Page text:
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Health Care - India

With over 200 government and private medical colleges, India has one of the largest numbers of trained medical personals in the world. Indian doctors are recognized for their skill and competence all over the world. Unfortunately due to poor infrastructure and government apathy in the past, Indian health care facilities were struggling to cope up with huge population load. Poverty, poor hygiene and lack of sanitary facilities together with warm and humid climate provide a perfect breeding ground for infectious diseases in India. During the recent years some of the infectious diseases like measles, mumps, diphtheria, whooping cough and polio have been brought under control by wide spread vaccination programs initiated by the government and health organizations. There has been a tremendous decrease in maternal and infant mortality indices due to success of Maternal and Child welfare programs. Overall life expectancy has increased for both men and women. But when compared to the western standards Indian health indices still lag far behind. A changing life style, over crowding, air and water pollution has resulted in an increase in the number of heart diseases, cancers, allergic respiratory diseases and traffic accident related traumatic disorders. Diseases like HIV/AIDS and tuberculosis are also increasing. A massive increase in population has put a tremendous load on the civic and health care facilities.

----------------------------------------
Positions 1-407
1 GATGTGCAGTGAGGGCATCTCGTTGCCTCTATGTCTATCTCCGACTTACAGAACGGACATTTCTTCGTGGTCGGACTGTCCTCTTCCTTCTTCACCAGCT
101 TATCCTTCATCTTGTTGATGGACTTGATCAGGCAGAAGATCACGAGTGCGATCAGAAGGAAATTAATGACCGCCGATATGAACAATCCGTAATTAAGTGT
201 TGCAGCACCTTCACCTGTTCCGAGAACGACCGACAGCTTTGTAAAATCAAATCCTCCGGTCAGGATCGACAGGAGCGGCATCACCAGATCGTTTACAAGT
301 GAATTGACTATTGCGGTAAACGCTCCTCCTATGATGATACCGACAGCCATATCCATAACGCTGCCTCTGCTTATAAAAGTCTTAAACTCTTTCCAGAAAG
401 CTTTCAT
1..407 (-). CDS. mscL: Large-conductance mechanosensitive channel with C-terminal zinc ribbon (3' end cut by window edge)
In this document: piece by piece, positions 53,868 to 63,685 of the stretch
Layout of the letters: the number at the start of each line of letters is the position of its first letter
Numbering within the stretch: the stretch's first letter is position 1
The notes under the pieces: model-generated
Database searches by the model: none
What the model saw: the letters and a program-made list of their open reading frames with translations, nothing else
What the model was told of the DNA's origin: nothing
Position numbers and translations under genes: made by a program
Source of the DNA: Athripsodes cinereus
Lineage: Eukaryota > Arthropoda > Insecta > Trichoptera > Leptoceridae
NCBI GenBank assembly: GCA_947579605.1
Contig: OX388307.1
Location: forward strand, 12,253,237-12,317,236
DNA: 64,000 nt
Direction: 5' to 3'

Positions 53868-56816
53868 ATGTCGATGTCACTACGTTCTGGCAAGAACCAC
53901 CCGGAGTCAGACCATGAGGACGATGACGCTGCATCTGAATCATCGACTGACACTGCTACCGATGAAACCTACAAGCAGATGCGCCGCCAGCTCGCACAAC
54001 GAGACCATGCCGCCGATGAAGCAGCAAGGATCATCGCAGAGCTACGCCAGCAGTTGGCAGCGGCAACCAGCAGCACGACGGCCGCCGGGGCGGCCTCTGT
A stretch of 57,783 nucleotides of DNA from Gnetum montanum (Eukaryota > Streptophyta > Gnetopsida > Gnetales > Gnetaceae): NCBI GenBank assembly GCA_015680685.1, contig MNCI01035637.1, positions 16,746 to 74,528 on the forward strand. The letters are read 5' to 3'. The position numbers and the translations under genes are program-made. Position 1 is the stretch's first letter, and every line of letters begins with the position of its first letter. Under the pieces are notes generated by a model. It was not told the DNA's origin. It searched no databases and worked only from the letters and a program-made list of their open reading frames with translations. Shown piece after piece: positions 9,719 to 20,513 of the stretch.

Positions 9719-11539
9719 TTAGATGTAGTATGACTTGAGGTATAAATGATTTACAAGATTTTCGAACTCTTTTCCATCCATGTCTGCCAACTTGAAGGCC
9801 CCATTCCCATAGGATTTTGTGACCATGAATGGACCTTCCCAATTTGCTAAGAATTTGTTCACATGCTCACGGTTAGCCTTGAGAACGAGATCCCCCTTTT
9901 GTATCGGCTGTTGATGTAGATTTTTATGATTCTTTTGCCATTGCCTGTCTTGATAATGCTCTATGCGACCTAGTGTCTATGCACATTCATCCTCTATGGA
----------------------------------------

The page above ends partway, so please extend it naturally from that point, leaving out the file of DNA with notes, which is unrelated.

Unequal distribution of resources is a major problem in India. There has been a mushrooming of hospitals, nursing homes, and clinics in urban areas. A number of large corporate hospital and clinics with state of the art facilities that are comparable to the best in the world have come up in large cities. Many people from Asian countries and even from Europe and America come to India to avail these excellent facilities that are provided by these hospitals at a relatively cheaper rate. At the same time there is an abject lack of basic health care facilities in rural areas of India. Private sector hospitals and clinics in urban areas can help in changing this imbalance by providing facilities for the poor at a greatly reduced cost and by opening small referral centers providing basic health care facilities in rural areas. A large drive for public awareness along with huge monetary inputs from both the government and private sector is needed to solve this problem. A vision of ‘Health for all’ along with a firm commitment by the Government and health care organizations is required to bring the health care facilities all over India, at par with those of developed countries.  

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